Recent Arrests Prove that Predators are Active in the Performing Arts

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(WARNING: This post contains details of sex crimes involving underage teens and children.)

Last week the NYPD arrested a man who had been caught trying to lure children for sex. That man was pianist Justin Brown. Brown had been a rehearsal pianist for Broadway shows such as Dear Evan Hansen and King Kong.

Brown thought he was talking to a child but was actually talking to an undercover NYPD officer.

“Hey,” he wrote, according to a criminal complaint.

“Hey, like, how old are you?” the cop texted back.

“25, how old are you?” Brown allegedly answered.

When the cop replied that he was 14, Brown texted: “Haha, nice.”

Some sex talk ensued, during which Brown allegedly sent the undercover officer a picture of his penis and a video.

Eventually the officer and Brown arranged a meeting at a shopping plaza in Queens, where Brown was greeted by police.

Despite being told multiple times that the person he was chatting with was 14-years old, Brown continued to pursue.

Brown was charged with attempted use of a child in a sexual performance, attempted criminal sex act, attempted dissemination of indecent materials to minors and attempted endangering the welfare of a child.

He was ordered held on $20,000 bail. He faces 7 years in jail if convicted.

Earlier in August it was reported that former Broadway dancer and teacher David Marquez was convicted of molesting a student in his Washington Heights home. Marquez, who performed in Kiss of the Spiderwoman and taught at Broadway Dance Center, invited a 16-year-old dance student to his Washington Heights apartment in 2017. The student had come all the way from Utah to take dance classes in NYC. The teacher then allegedly blew marijuana smoke in the boy's mouth before rubbing and placing his mouth on the boy's genitals over his underwear, according to a criminal complaint.

Marquez plead guilty and likely avoid jail time but will have to register as a sex offender.

If anything, these arrests tell us that sexual predators are active in this industry and using it to lure their victims. I’m not trying to scare anyone, but I am asking you to be proactive in taking steps to prevent these crimes from happening. More than ever, people need to be aware of the signs of grooming potential victims and report suspicious behavior.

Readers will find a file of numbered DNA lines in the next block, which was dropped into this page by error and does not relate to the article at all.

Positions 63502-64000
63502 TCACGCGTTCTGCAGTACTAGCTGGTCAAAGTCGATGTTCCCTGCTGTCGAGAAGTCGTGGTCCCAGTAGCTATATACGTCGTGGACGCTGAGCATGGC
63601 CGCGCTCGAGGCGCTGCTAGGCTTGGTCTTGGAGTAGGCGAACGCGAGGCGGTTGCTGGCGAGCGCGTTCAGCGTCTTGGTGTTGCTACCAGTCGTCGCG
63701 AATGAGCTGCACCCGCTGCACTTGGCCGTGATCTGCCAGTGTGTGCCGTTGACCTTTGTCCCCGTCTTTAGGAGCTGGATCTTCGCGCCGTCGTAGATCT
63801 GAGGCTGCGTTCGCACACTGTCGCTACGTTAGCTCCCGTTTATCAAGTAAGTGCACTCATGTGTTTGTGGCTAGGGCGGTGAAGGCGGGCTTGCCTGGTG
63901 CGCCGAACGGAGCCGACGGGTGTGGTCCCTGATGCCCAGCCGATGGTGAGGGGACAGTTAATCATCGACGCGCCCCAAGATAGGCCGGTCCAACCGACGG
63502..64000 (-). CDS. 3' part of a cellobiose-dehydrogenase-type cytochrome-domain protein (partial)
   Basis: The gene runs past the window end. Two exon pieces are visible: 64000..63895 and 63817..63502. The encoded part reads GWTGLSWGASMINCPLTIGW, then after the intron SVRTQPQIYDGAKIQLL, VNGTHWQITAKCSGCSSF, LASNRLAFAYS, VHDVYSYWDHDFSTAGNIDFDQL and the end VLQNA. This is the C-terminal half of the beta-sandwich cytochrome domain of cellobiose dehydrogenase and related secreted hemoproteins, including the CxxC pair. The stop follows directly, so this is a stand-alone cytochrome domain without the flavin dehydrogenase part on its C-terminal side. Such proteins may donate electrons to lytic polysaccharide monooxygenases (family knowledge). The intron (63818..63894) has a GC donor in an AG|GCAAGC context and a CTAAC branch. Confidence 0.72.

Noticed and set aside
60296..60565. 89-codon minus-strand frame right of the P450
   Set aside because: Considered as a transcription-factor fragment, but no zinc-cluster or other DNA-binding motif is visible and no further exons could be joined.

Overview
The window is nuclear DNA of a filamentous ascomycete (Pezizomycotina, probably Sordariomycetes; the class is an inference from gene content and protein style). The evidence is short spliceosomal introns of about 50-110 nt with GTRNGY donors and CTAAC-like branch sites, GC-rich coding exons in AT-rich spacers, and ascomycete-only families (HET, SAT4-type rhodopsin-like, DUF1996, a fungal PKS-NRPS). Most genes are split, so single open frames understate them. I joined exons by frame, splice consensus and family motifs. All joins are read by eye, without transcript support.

Dr. Alisa Hurwitz wrote a brilliant piece for us last year which shed light on some of the signs to look for when it comes to grooming. She wrote:

“A perpetrator looks to manipulate access. Requesting private meetings, setting up group discussions and then suddenly uninviting all but one individual, and asking to see someone outside of regular business situations are all ways of trying to get time alone. If you feel uncomfortable, listen to your gut. If you are unsure, talk to a trusted friend. Any reasonable person who is not trying to gain access will be fine with not meeting alone.”

It’s important to make sure that whether it’s Broadway or community theatre, resources for help in this area should always be made available to everyone involved in the production. I can’t tell you how many theatres I’ve talked to that aren’t 100% accountable for who comes into contact with teens and children in these shows.

This industry needs to also get a lot better when it comes to making sure perpetrators are exiled when their misconduct is discovered. The Broadway community has a terrible track record when it comes to this.

The sad reality of sexual predators is that they will use the things we love most to gain access. So I’m asking all of you, be aware and be safe. Seek resources that can help. Let’s do what we can to stamp out these individuals from here on out.

If you would like to report an incident of sexual abuse, in addition to contacting law enforcement, RAINN is a fantastic resource. RAINN (Rape, Abuse & Incest National Network) is the nation's largest anti-sexual violence organization. RAINN created and operates the National Sexual Assault Hotline (800.656.HOPE, online.rainn.org y rainn.org/es) in partnership with more than 1,000 local sexual assault service providers across the country and operates the DoD Safe Helpline for the Department of Defense. RAINN also carries out programs to prevent sexual violence, help survivors, and ensure that perpetrators are brought to justice. For more information visit, https://hotline.rainn.org